Another shutdown of Friedman Memorial Airport for runway repairs seems almost unavoidable, with mid-May of next year the likely closing time.
Airport Manager Rick Baird and engineering consultant Chuck Sundby told the airport's governing authority last week that Federal Aviation Administration officials they briefed on the problem concur that major repair or replacement is needed.
The Friedman board also agreed and instructed Baird and Sundby to return to the board with alternatives in September, including its recommended preference.
Baird told the board at an earlier meeting that the runway's composition of materials has just about reached its predicted life span, and moisture has begun to erode it in spots.
The preferred repair method literally entails recycling the existing runway—digging up and milling eight to 10 inches depth of the runway and adding new material and relaying it on the existing base.
Costs upward of $2 million would be carried by the Federal Aviation Administration. Baird estimated that $250,000 probably would be spent just on preliminary studies.
How long the runway, and therefore the airport, would be closed to air traffic has not been determined. But May 2007 has been tentatively designated because runway repairs and replacement require certain temperature ranges to be effective.
Baird and Sundby said the runway is constantly monitored, and patch work is done where small spots of pavement have crumbled.
The runway will receive its heaviest, concentrated aircraft traffic this year in mid-July when dozens of corporate jets bearing VIPs will arrive for the Allen & Co. media and executives conference.
Crews will watch for any runway fracturing during that time as well.
In other Friedman Memorial Airport Authority business:
· Baird said new precision approach lighting and grooving of the runway to improve aircraft braking would be completed during a brief September shutdown of the airport. "This airport is significantly more safe, not the same airport," Baird said.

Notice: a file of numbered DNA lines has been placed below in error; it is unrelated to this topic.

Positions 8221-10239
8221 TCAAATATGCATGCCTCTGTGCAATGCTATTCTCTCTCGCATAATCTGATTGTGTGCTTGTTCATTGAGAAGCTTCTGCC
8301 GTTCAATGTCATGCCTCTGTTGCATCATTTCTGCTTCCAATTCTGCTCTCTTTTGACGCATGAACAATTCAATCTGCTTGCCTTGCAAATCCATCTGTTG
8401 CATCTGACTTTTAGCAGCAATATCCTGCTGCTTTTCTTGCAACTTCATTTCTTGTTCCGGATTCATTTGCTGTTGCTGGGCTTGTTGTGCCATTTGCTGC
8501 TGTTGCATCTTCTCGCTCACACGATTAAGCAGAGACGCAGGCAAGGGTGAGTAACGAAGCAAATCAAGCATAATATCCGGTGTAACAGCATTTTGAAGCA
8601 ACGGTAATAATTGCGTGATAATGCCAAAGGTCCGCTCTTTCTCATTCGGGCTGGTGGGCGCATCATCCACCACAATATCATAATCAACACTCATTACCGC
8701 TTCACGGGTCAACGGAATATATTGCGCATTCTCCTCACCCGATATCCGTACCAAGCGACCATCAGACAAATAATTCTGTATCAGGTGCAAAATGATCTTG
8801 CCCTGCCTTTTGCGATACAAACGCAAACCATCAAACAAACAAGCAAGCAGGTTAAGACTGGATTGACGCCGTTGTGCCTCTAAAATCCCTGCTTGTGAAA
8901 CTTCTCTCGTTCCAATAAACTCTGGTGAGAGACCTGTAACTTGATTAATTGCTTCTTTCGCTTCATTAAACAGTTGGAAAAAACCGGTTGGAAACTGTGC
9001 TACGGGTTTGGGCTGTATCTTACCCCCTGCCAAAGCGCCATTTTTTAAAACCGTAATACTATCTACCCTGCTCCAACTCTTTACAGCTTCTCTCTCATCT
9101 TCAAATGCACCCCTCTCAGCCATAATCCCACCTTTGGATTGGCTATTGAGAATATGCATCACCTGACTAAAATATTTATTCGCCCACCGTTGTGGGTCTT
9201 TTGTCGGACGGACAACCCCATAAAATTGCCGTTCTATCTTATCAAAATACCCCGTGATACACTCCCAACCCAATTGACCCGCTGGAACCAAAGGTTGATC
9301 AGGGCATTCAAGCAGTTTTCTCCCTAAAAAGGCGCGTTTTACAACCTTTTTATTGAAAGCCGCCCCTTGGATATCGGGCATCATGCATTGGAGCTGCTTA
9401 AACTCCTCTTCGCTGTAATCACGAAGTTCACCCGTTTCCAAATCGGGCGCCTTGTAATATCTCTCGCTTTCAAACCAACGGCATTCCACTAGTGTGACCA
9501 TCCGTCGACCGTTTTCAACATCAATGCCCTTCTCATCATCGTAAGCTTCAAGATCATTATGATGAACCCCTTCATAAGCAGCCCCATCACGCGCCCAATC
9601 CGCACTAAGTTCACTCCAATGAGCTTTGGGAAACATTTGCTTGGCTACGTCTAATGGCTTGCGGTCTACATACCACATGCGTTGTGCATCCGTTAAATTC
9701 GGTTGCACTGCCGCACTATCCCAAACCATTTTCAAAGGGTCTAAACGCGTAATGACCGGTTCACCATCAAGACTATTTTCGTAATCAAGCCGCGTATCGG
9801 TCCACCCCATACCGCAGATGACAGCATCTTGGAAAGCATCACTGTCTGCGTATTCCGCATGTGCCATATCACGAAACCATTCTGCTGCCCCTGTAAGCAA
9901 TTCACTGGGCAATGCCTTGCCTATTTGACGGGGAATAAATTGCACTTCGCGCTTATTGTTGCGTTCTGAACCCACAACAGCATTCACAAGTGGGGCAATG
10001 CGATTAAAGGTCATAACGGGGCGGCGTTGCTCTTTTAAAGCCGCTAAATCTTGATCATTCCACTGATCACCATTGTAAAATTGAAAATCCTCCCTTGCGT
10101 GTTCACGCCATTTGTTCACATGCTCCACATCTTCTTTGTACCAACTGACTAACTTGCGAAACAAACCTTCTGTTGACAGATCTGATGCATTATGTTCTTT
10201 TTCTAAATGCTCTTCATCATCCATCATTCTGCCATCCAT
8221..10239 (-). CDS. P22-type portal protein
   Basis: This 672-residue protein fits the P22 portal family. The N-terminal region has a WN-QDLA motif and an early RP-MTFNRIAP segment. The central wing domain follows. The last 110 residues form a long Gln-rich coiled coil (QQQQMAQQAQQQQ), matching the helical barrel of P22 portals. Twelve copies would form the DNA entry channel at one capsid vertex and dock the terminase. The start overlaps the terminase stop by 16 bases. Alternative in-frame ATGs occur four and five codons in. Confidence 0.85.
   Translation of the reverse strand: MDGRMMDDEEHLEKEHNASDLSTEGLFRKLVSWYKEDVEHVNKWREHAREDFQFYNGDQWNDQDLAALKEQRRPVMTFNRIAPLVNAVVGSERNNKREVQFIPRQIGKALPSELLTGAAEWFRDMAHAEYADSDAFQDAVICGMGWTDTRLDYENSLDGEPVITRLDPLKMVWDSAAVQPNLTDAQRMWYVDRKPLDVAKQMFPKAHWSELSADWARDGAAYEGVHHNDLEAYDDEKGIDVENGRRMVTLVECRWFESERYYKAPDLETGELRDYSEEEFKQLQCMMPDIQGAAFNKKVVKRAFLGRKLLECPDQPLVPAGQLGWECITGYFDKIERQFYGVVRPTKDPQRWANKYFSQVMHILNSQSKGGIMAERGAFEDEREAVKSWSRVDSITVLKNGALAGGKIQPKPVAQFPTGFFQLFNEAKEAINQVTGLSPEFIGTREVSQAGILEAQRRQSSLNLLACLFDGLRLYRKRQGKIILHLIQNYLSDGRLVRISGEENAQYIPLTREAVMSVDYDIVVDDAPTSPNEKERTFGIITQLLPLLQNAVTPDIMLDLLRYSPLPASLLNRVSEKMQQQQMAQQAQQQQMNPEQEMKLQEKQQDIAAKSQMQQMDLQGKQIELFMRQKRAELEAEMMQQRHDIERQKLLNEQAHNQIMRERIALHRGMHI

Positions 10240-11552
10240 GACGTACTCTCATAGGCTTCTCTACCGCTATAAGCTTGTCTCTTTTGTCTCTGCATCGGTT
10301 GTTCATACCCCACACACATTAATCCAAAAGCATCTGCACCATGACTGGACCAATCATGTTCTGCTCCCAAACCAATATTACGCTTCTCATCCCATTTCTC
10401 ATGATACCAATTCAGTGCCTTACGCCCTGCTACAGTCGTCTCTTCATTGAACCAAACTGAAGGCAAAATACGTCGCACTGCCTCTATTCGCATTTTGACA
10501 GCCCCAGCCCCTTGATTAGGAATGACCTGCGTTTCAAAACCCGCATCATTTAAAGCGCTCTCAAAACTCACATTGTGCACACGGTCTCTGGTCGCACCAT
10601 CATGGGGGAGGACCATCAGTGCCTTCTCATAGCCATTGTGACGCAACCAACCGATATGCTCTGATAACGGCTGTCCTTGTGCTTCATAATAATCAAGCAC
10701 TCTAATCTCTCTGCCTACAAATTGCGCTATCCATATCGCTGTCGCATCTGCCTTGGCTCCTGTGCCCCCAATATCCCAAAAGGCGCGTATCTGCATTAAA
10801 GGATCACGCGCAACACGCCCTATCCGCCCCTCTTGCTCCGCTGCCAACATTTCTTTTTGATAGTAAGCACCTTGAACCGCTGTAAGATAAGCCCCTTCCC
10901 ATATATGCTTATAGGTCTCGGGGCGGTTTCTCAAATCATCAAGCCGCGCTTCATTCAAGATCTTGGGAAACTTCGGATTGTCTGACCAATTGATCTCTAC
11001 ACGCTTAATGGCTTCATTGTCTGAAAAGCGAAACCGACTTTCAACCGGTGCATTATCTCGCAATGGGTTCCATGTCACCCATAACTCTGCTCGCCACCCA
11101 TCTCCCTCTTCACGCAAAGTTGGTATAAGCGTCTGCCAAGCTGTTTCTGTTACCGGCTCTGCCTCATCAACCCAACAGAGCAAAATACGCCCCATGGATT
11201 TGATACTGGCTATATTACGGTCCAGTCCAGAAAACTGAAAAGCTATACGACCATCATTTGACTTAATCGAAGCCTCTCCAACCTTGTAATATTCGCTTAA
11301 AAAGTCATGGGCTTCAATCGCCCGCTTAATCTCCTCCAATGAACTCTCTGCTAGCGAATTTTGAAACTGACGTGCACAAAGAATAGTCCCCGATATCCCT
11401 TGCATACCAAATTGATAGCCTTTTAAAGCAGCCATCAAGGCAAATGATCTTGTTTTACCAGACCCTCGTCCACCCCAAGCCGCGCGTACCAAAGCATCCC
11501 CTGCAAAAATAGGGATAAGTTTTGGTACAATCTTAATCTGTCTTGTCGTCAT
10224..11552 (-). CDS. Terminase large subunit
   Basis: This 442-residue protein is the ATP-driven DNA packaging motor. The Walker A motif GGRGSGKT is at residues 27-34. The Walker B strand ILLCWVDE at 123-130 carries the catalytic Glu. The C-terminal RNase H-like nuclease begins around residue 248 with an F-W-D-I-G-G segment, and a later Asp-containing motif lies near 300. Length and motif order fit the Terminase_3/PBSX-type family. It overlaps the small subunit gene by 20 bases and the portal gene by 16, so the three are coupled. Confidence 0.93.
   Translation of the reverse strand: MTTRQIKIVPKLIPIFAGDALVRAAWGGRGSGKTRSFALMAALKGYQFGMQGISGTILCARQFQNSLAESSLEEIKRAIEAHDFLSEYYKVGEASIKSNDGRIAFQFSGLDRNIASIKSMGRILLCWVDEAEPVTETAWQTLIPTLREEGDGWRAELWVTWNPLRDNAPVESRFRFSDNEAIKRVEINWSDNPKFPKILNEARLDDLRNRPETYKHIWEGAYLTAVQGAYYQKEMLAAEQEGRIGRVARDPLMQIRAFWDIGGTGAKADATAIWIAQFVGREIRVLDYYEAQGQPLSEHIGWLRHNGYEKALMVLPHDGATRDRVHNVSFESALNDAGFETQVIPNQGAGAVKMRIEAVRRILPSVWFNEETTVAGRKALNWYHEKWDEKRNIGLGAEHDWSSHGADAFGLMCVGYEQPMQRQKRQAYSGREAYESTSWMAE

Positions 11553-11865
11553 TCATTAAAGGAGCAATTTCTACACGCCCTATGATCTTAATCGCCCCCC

· At the suggestion of airport attorney Barry Luboviski, he and authority members Len Harlig and Dr. Ron Fairfax would review the hangar lease of contractor Dave Wilson, who says his hangar is medium size, not large. The dispute is over storage space that is not used for storing aircraft. Other hangars with similar space will be inspected.
· The new budget of $9,434,369 was ordered published for public comment before adoption for the beginning of the Oct. 1 fiscal year. It reflects adjustments in parking and landing fees for various size general aviation aircraft, including so-called small, personal micro jets, 2,500 of which Baird said will be operating nationally in the next five years. The board also added $20,000 to the $87,284 budgeted salary of the airport manager in the event the board decided to increase the pay, and added another $20,000 to the merit/discretionary payroll fund. However, there was no commitment to use the added funds.
· Baird said if SkyWest Airlines doesn't accept the new landing approach requirements for the Transponder Landing System, the long-sought TLS "may be over." SkyWest has been the only applicant to pay for operating the TLS and is reviewing new approach "plates" (small-sheet diagrams of parameters to be followed by pilots in instrument weather conditions) for approval. One of the most stringent requirements is to demonstrate a single-engine missed approach in the twin-engine turboprop Embraer Brasilia aircraft it operates.
· The board reduced to 10 percent from 15 percent the amount Friedman will be paid on gross revenues of rental car companies operating in the terminal.
· Several board members expressed concern about arriving passengers using off-airport car rentals companies. The off-airport companies will have a rendezvous area in the lower west parking lot to pick up and discharge customers. Installation of a weather shelter was suggested.